As I’m sure you’ve guessed, I wouldn’t be writing this blog if I didn’t think this reputation was undeserved. I don’t love everything that shows up in McSweeney’s, and I think a lot of the stories are garbage, but there have also been some brilliant pieces of writing (one of my favorites, in case you were interested, is the hoax excerpt from Nabokov’s lost last novel that appears in #8). Nor does much of the writing necessarily connote false edginess more than any other literature that lies just barely within what could be considered countercultural. But that’s not what bothers me either. My biggest problem is that McSweeney’s is the most visible and daring source of unconventional book design in contemporary mid-to-large scale publishing, and it frustrates me that a publishing house that regularly advances the concept of book design like they do gets relegated to the hipster trash bin so easily.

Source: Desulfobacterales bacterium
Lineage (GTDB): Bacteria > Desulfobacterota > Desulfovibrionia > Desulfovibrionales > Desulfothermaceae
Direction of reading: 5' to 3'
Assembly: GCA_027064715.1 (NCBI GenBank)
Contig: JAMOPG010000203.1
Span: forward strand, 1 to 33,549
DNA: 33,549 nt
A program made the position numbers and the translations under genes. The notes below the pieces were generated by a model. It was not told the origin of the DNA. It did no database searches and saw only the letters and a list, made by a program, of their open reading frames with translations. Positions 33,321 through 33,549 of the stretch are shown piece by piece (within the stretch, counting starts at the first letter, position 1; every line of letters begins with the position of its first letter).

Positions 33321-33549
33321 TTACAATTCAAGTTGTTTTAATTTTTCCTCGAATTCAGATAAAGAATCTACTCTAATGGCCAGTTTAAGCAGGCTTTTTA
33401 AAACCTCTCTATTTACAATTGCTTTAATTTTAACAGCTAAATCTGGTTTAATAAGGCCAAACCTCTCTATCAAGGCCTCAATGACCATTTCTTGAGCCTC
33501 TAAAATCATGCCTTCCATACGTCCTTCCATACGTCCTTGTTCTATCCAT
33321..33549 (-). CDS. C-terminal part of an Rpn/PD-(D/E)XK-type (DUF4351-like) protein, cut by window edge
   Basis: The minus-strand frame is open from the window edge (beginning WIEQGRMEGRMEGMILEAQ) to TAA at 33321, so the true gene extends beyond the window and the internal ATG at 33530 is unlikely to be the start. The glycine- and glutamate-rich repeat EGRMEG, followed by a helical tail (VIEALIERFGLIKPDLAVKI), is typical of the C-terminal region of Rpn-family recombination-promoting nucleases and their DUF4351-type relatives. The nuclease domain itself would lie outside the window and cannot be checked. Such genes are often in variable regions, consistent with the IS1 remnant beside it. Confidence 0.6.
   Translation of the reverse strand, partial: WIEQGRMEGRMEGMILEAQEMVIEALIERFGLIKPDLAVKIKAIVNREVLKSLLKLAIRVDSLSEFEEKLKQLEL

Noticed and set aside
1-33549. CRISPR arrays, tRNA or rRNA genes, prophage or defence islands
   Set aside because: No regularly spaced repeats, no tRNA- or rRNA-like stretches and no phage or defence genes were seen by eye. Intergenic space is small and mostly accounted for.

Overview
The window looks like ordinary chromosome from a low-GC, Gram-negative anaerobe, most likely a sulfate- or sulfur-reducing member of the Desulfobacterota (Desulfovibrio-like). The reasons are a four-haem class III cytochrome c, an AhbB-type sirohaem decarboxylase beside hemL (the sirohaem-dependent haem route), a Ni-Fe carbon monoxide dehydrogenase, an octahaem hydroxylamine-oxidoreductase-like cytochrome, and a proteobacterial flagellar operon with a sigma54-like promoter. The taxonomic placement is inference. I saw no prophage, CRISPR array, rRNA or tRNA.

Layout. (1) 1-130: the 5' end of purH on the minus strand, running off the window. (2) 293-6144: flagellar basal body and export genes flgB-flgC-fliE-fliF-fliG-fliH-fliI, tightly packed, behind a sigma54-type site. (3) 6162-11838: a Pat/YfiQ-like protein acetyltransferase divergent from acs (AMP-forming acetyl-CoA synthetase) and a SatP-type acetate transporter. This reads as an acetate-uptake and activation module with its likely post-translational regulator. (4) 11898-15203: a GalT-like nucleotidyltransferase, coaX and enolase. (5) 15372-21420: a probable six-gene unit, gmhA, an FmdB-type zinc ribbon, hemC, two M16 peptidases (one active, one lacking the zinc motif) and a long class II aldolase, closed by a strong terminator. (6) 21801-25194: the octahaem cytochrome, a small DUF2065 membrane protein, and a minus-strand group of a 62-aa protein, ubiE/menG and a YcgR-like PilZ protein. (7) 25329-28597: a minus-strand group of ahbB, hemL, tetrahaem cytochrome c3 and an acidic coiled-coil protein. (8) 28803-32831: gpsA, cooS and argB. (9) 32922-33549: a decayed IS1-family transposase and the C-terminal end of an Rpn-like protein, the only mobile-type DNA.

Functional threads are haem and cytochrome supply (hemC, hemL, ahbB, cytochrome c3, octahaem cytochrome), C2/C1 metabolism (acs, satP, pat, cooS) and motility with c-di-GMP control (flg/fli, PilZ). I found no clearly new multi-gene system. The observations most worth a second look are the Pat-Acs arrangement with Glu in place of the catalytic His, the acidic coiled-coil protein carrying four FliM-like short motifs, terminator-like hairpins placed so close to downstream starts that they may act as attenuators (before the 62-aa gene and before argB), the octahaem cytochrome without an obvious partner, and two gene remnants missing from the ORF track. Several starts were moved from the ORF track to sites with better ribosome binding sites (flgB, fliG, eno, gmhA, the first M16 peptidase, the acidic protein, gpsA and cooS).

At one point or another, I have had a full set of McSweeney’s issues in my possession, although I’ve always ended up selling the early ones, because, rare and valuable as they are, they don’t interest me as much as the later issues, which really push the envelope in terms of design. The first three issues are fairly modest paperbacks- all white wraps with an abundance of text on the front. They are fairly difficult to find clean, although it is possible (the last copies of #1 and #2 I sold were in such good condition that I argued with a couple booksellers over whether or not they were first editions or reprints). It is easy to turn a profit on these early issues under the right circumstances… as it often happens on eBay, one will show up and fetch a high price, and then a few more will pop up, temporarily driving down the price. I picked up a copy of #1 for $70 this way, and even more surprisingly, and absolutely pristine copy of #2 for $15. With issue #4, they started to break the mold a little bit, issuing a suite of chapbooks (most stapled, although one or two are perfect-bound) in a printed cardboard box. Issue 5 is a standard hardcover, although there are multiple variants of the book itself, as well as multiple dustjackets. This started (well, I can’t say for sure if it started it, but it represents it pretty well) McSweeney’s trend of deliberately frustrating collectors by making books all of whose variants are difficult to collect, or – even worse – next to impossible to keep in good condition. Issue 7 is a good example of this- it’s another collection of chapbooks, this time housed in a hardcover wrap-around sleeve, all held together with a giant rubber band. The boards of the hardcover are uncovered, untreated cardboard, making them susceptible to bumps and smudges. Of course, the rubber band decays over time (especially if it is actually used to hold the book together) and eventually breaks, yielding a less desirable copy. Issue 11 introduces multiple variants once again with printings in 4 colors (for reference: blue is the rarest, followed by yellow, brown, and then black).